The small 160×1040 resolution panel can be configured to display up to seven different panels of information, which you can swipe through left or right independently of what’s on the main screen. You can see things like a set of five “quick tools” for most-used functions, shortcuts to five favorite apps, music player controls or quick contacts. I mostly used the quick tools and favorite apps launcher, but never really got into the habit of using the second screen.
The second screen is neat, but far from useful on a daily basis.
Much like I found with the “edge screen” on the Galaxy S7 edge (and Note 7), the second screen doesn’t really do much other than duplicate functions I can already do very quickly elsewhere on the phone. Just as easily as getting to the quick tools I can swipe down the notification shade. Just as quickly as swiping and then tapping on a recent app in the second screen I could just hit the Recents button in the navigation bar … and so on and so forth. Add to that the fact that the second screen is at the top of an extremely tall phone, and it makes it (literally) a bit less accessible than the same functions elsewhere on the phone.
The second screen is also kind of in the way when you want to reach up and swipe down the notification shade — I accidentally opened apps or toggled Wi-Fi more than a few times when I was just trying to swipe down to view notifications. If you have the second screen enabled to work when the screen is off you can get some accidental touches on it while it’s in your pocket, too — while it’s useful to work with the second screen to quickly toggle the sound profile when the screen is off, I more than once pulled out my phone to the flashlight having been toggled on accidentally.
The LG V20’s battery is removable and swappable for a fresh cell at any time, but that means that the battery itself is a tad smaller than you’d likely get if it were permanently embedded. 3200 mAh isn’t that small, but given the fact that smaller phones like the Galaxy S7 edge and Google Pixel XL manage to have 3600 and 3450 mAh batteries, respectively, it’s clear there’s a trade off going on here.
You’ll get through a day with a bit to spare; but how about that removable battery, eh?
LG’s done a pretty good job at getting battery life to where it needs to be on the V20, but it honestly comes up a bit short of my expectations. Thanks to the big QHD display, always-on second screen and below-average battery size, the V20 is good for a full day of use … but it doesn’t always do it with much left in reserve. My typical day, as I’ve described many times in reviews, involves a few hours of “screen on” time, lots of time spent on Wi-Fi, all of my email and social media accounts syncing, plenty of time spent listening to music and podcasts, and frequent use of Maps, Drive, Twitter and the like.
With this usage, the V20 was good for about 15-16 hours to be completely dead. That means on average I’d be ending my day with something like 10-15% battery in the tank, which is right on the cusp of being worrisome for me. That extra 5-10% drop off of capacity compared to other big phones could add enough padding that I wouldn’t ever be worried about battery life on the V20. As it stands, though, it’s good enough, but not spectacular — especially for a big phone.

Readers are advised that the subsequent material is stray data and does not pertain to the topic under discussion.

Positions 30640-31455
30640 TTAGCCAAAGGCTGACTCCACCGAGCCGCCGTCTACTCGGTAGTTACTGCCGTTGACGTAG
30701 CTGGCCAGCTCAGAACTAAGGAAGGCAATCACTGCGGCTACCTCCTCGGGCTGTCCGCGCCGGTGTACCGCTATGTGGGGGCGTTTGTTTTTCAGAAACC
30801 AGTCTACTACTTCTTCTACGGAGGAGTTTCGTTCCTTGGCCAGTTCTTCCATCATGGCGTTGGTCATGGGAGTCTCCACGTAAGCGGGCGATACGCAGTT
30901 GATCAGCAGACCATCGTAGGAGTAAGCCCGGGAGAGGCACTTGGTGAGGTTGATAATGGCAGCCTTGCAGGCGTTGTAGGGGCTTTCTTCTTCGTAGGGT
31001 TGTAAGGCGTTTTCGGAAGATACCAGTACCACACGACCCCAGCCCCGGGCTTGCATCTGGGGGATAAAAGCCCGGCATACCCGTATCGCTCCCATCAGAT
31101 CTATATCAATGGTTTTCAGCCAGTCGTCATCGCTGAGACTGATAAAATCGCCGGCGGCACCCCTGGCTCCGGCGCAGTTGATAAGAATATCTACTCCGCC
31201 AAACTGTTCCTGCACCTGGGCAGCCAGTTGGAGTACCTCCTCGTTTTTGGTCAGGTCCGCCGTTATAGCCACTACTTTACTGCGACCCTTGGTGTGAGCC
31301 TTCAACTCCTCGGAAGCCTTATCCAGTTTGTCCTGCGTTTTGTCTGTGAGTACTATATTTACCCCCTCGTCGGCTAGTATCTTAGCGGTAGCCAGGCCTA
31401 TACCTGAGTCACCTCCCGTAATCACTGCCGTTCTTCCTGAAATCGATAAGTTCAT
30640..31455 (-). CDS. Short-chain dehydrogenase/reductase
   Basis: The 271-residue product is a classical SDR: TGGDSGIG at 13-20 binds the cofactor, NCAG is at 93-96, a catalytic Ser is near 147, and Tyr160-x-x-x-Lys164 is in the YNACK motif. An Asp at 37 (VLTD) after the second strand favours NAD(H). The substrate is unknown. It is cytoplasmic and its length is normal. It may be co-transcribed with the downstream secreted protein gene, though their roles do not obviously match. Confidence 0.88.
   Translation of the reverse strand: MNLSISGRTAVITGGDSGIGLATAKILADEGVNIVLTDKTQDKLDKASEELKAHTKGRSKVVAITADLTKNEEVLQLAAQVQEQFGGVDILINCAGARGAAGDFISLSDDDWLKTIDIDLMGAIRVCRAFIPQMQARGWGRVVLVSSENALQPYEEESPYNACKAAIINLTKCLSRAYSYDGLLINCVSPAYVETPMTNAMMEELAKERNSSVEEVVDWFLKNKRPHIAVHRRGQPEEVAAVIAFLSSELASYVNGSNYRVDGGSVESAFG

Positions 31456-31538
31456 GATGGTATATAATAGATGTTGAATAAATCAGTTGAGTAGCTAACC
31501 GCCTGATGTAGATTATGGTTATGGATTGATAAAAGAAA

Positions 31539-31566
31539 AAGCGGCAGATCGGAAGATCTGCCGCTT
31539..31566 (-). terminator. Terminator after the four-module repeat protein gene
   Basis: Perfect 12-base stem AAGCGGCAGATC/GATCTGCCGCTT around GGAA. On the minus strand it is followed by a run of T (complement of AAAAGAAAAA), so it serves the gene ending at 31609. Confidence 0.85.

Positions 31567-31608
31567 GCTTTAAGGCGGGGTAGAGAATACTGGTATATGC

And for some, the combination of a removable battery that can be swapped for a 100% charge in seconds and Quick Charge 3.0 support is enough to make up for that. I personally have no desire to manage charging and keeping around phone-specific batteries, so I leaned on Quick Charge 3.0 instead, but some people are still clinging to the idea that a user-replaceable battery is a thing they need. More power to ’em.
Quad DAC and high-res audio
LG has hung its hat on high-resolution audio with the V series, and the V20 sports a 32-bit Quad DAC that you can quickly toggle on when you’re using wired headphones. As I continually say when reviewing phones I’m not an audiophile in any way, though I do own and use a few pairs of nicer-than-average headphones. But no matter what you’re listening to or what pair of headphones you have plugged in, you can clearly tell a difference in the audio quality from the high-end DAC on the V20. The audio is richer and fuller, with a wider range, and there’s absolutely no downside here — you just get better audio any time the phone is outputting to the headphone jack.
My big question is this: if you didn’t have access to the higher-quality DAC at the press of a button, or you were just listening to music on another phone with an inferior DAC, would you actually notice the difference? I’d posit that most people wouldn’t, and while some of that comes down to the aspect of “not knowing what you’re missing,” there’s something to be said for too much hype being put into these nicer DACs. Everyone will notice some sort of benefit, and better-sounding audio is always a good thing, but few people have the hardware or the ears to make the 32-bit Quad DAC in the V20 a selling point for the phone.
Double the fun
LG V20 Cameras
The V20’s camera setup is something LG can be proud of, though it isn’t materially different from what we saw several months ago with the G5. This is the same dual camera componentry, pairing a 16MP sensor with a “standard” lens alongside an 8MP sensor with a wide-angle lens. You also get a hybrid auto focus system that combines laser, phase-detect and contrast auto focusing to select the best one for the scene.
LG’s camera interface is pretty simple but brings your most-used functions easily to hand on the left edge of the interface, including the second screen for toggling between shooting modes. Frustratingly it’s still missing an HDR toggle, though — you need to hop into the full camera settings to use it. The V20 also offers an extremely comprehensive Manual shooting mode, including a Manual video mode, which is a photographer’s delight. The one shortcoming I find in the camera’s software is its speed. Sometimes it’s lightning-quick to launch and take photos, and other times it stutters and lags while opening or switching between the gallery and camera — I expect more from this high-end of a phone.